Higher Education, 1970-2000

Higher Education, 1970-2000

Higher education in the United States of America was a privilege to few individuals who could afford to pay the fees needed to join the various higher education institutions. Privatization of the higher institutions however changed the higher education system. Many private universities and colleges have come up in the United States of America, thus giving the students who have failed to make it to the more prestigious universities a chance to pursue their dreams. Even though the mushrooming of the private higher institutions has brought down the fees paid in the prestigious universities. Some of them have also emerged as among the best universities in the world in terms of their numerous researches.

In the 1970s about 8.6 million students in the United States were attending higher education institutions. Three-quarters of them were attending institutions that were public; two thirds were in universities, and one third of the students were attending community colleges that were offering two years courses. The 1970s witnessed the expansion of colleges that were offering credentials that was below that of a bachelor’s degree. New community based colleges were also built so as to create more room for students who wanted to join the institutions of higher learning (Thelin, 2011).

As a result of the expansion and building of new colleges the enrollment of students rose to 12.1million up from 8.6 million. Community based colleges were able to increase the number of students while the public and private (non profit) reduced. The 1980s witnessed a slight increase of enrollment of about 14 percent; the 1990s witnessed a reduction of enrollment of about 11 percent. Apparently this was the year that privatization of colleges was taking root as a result the enrollment of students in institutions that were profit oriented rose to 2.9 percent. The institutions that were there to make profit did not put much emphasis on the students’ capabilities, an idea that one of the great academics Hannah Holborn Gray is against. According to Gray College students should change how they think of college. “Not as an escape or sanctuary, but as another ‘real world,’ one without which the larger world and its possibilities would be impoverished, the quality of its life, its civilizing values and social purposes impaired” (Geiger, 2004).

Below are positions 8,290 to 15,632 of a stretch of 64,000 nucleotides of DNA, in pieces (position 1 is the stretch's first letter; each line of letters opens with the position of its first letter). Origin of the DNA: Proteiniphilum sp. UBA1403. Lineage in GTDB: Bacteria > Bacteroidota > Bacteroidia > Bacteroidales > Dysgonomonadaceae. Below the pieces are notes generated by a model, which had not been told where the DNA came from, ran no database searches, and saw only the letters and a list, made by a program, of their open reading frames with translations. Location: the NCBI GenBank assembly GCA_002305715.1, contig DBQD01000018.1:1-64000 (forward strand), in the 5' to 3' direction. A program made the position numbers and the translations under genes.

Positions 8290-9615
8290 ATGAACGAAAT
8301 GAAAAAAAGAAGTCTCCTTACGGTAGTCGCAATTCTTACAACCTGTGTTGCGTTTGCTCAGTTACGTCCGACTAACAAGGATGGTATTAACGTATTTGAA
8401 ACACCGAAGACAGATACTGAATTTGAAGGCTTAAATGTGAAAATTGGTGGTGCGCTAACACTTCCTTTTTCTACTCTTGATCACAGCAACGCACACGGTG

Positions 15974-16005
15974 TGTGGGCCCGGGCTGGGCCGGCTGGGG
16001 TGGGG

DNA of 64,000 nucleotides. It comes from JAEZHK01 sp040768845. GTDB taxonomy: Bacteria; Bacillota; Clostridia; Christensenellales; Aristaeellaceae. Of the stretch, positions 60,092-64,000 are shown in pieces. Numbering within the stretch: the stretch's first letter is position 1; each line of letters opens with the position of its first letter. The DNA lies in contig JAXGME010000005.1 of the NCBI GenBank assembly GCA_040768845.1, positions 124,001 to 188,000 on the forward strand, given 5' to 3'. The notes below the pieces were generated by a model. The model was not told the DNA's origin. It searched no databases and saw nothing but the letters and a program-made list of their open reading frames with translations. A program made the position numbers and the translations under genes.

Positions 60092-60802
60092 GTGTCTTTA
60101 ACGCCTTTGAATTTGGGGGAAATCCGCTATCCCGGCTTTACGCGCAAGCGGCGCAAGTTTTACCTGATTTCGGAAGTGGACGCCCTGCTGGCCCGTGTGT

The profit oriented institutions of higher learning also brought a change in the research work carried out by the students in the universities. Private universities allocated more funds for research by their students as a result some of them are known as the world-class research universities. According to Hannah Holborn Grey’s higher institutions of learning should be places where knowledge is emphasised. The private higher institutions also started providing education systems that was even convenient to people who are working, it gave them a chance to attend part time classes to improve their knowledge. The era of privatization of the higher institutions brought some changes in the education system as more and more students were able to attend the institutions of higher learning. As a result The United States of America has been able to provide top notch higher education (Heller, 2002).


Private institutions of higher learning have brought very many positive changes in terms of the level of research in the higher education systems. Students who are not able to join public institutions have been given the chance to join the private institutions. Private institutions use of huge funds in research has been beneficial to the whole world.


Thelin, J. R. (2011). A history of American higher education (2nd ed.). Baltimore: Johns Hopkins University Press

Geiger, R. L. (2004). Knowledge and money: Research universities and the paradox of the

marketplace. Stanford, CA: Stanford University Press.

Heller, D. E. (2002). The policy shift in state financial aid programs. In J. C. Smart (Ed.), Higher

education: Handbook of theory and research New York: Agathon Press.